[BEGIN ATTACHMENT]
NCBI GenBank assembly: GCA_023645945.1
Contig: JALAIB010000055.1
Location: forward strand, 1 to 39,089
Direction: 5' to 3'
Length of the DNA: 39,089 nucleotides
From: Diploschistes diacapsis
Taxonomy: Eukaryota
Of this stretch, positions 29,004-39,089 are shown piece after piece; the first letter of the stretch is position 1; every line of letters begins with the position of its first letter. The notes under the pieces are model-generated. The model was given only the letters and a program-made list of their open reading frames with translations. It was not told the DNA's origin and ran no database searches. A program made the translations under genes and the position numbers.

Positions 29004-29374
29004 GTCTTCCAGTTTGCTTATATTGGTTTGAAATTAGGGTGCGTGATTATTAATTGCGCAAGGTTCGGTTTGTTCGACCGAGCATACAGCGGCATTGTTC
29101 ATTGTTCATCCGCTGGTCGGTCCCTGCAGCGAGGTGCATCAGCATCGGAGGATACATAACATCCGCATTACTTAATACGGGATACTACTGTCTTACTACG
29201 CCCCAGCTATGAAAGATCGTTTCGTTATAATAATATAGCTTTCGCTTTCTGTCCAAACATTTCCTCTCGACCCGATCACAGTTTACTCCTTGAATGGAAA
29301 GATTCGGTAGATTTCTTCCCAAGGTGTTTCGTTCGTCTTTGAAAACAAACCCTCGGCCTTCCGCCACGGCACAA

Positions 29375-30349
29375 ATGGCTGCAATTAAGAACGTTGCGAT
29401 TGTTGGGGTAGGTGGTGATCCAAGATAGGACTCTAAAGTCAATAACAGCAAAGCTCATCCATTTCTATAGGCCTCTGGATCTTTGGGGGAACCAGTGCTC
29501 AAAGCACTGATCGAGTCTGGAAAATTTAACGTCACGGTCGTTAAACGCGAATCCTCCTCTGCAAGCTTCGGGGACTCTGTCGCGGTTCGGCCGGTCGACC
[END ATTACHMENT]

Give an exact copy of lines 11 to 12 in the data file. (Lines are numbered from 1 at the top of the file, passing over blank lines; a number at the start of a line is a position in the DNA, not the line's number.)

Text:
29101 ATTGTTCATCCGCTGGTCGGTCCCTGCAGCGAGGTGCATCAGCATCGGAGGATACATAACATCCGCATTACTTAATACGGGATACTACTGTCTTACTACG
29201 CCCCAGCTATGAAAGATCGTTTCGTTATAATAATATAGCTTTCGCTTTCTGTCCAAACATTTCCTCTCGACCCGATCACAGTTTACTCCTTGAATGGAAA